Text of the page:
During the COVID-19 pandemic, traditional face-to-face healthcare consulting puts Africa’s health workforce and citizens at risk. Citizens fear accessing health facilities and consequently delay seeking healthcare. To support citizens in receiving, World Health Organisation (WHO)-advised, remote healthcare we have developed REmote Consulting in Healthcare (REaCH) training. REaCH optimises the limited digital/telecoms infrastructure in Africa to deliver a safe and trustworthy healthcare equivalent to face-to-face.
We aim to deliver internationally unique evidence on a remote consulting training scheme, whether it is effective in increasing remote consulting, whether it affects face to face consulting, and whether it changes patient reports of trustworthiness and changes specified indicators of the safety of healthcare consultations in primary health care in Tanzania and Nigeria. Alongside runs south-south collaboration with Uganda and Kenya. We propose two trials to deliver evidence for different African contexts. A process evaluation will inform implementation across East and West Africa.
REaCH training will increase the rate of remote consulting. This remote consulting will not affect patient trust in, and the safety of, primary care consultations for long-term conditions.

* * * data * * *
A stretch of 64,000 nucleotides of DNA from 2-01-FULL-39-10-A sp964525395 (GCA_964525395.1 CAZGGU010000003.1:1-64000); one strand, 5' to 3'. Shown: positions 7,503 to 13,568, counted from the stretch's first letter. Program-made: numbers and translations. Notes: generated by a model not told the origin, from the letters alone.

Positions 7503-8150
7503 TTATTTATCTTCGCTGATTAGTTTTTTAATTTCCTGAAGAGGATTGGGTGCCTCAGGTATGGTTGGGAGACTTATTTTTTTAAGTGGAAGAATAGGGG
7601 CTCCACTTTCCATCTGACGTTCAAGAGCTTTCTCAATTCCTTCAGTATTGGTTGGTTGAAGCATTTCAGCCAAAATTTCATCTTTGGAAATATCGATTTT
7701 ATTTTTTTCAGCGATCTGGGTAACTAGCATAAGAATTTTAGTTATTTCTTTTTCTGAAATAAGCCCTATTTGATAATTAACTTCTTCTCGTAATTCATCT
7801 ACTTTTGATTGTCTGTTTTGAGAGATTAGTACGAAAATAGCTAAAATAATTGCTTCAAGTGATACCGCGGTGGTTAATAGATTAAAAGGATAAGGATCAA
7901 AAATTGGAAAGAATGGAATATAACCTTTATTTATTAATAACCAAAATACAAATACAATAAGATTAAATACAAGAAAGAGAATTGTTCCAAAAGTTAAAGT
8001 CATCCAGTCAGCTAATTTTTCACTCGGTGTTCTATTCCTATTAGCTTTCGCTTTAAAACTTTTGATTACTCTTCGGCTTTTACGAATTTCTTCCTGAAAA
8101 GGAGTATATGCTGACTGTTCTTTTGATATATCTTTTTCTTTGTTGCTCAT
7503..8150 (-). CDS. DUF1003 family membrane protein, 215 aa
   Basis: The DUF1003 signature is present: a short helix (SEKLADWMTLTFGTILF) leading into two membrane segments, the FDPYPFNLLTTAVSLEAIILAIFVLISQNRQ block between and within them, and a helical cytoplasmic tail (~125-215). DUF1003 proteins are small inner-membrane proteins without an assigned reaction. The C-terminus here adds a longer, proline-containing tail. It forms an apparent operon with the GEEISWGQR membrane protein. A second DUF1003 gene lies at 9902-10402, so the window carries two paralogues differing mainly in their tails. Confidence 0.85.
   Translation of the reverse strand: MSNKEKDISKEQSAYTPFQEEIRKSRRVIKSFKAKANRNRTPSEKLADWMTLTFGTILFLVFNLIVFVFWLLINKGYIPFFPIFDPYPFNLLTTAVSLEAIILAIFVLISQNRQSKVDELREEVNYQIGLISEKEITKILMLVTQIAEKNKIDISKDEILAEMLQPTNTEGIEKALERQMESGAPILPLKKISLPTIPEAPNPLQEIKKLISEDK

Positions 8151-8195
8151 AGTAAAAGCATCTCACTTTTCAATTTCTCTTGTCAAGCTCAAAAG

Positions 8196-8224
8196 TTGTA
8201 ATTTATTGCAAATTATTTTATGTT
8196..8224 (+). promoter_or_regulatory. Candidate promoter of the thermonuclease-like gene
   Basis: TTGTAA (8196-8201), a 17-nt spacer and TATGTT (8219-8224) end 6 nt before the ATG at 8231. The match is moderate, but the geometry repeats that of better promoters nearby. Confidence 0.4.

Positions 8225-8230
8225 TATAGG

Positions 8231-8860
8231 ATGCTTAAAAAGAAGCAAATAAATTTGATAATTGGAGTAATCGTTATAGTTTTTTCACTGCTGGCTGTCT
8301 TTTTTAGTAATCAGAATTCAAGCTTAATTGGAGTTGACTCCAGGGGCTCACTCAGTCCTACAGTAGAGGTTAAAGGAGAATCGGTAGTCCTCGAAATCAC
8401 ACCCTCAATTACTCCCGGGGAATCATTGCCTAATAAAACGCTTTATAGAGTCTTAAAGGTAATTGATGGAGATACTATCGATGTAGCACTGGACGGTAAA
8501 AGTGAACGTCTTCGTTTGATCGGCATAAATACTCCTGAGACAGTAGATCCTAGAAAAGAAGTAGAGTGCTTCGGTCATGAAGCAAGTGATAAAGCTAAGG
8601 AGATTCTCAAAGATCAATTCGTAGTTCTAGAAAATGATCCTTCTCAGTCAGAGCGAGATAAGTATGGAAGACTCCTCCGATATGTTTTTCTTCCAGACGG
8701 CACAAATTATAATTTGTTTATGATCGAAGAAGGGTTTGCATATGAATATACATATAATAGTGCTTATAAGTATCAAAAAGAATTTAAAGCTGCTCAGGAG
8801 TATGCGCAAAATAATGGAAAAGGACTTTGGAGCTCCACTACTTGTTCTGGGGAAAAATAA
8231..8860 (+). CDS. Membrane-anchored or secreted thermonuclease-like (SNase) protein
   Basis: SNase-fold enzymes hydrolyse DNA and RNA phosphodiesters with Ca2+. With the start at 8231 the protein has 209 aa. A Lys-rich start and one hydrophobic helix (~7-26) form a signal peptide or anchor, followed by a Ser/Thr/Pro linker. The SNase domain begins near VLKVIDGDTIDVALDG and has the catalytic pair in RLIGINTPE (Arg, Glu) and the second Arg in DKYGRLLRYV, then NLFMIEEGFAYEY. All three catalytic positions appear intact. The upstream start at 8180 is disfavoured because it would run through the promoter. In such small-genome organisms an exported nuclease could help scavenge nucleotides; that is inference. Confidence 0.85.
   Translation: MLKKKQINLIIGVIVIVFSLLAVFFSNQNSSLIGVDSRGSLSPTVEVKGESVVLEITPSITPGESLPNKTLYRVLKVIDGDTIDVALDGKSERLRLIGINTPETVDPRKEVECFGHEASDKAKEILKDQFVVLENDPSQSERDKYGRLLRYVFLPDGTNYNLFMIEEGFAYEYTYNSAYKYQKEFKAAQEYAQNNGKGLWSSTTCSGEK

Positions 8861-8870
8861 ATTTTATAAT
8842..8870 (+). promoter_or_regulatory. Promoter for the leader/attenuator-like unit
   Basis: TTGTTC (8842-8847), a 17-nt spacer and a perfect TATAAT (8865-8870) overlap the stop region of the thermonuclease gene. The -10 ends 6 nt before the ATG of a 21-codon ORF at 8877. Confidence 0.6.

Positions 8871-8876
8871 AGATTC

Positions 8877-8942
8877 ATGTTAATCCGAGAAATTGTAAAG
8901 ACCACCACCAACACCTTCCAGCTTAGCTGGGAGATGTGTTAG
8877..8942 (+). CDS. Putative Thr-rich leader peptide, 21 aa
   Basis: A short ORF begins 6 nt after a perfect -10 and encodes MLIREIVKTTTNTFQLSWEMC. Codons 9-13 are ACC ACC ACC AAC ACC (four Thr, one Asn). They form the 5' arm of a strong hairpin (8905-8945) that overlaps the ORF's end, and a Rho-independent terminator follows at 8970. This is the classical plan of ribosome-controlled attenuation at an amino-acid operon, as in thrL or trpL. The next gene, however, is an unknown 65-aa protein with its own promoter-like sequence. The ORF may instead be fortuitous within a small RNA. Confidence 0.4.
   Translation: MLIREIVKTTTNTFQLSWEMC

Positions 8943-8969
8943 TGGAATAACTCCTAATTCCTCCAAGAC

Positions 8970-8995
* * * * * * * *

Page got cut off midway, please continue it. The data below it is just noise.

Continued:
Our primary (1-2) and secondary (3-6) research questions ask to what extent does REaCH training effect
- Patient consultation rates delivered face-to-face and remotely?
- Patient perceptions of the trustworthiness of health workers providing consultations?
- The medical prescription issue rate?
- Consultation default rates?
- Medical investigation issue rate?
- Patient health activation levels?
REaCH training is designed to increase the use and quality of remote consulting. Our definition of remote consulting is when a person with a perceived health need consults a healthcare provider using a mobile phone. They will use the internet or telecommunications infrastructure and will use SMART phones or feature phones to communicate. Our LMIC definition includes consultations using non-mobile technology (eg a computer in a community centre or a shared fixed telephone line in a remote rural village).
REaCH training uses a blended learning Moodle app and cascade process which support the delivery of trustworthy, safe and scalable remote primary healthcare. REaCH trainees are Doctors/Nurses/Medical Officers who work for primary healthcare facilities in Tanzania and Nigeria (tier 1 trainees). They subsequently cascade training in local languages to health workers in their team (tier 2 trainees). Tier 1 training consists of 20 hours of self-directed learning plus local tutor/peer time over 2/3 weeks using a smartphone. Tier 2 training is cascaded remotely via feature phone or through locally established team meetings/training with prescribed social distancing. REaCH is informed by the TRAIN framework for optimising sustainability of changes in healthcare delivery following a cascaded learning process in LMIC. Further details about REaCH training, including a sample presentation of materials can be found here COVID19: Health worker training for digital care delivery (warwick.ac.uk).
In 2018 REaCH was delivered and positively evaluated by two face-to-face cohorts of medical officers. Between April and June 2020, REaCH was digitised, delivered and evaluated by 14 Tanzanian medical officers from five primary care facilities. In response, we adapted the Moodle app for stronger/weaker network capacities and made curriculum revisions.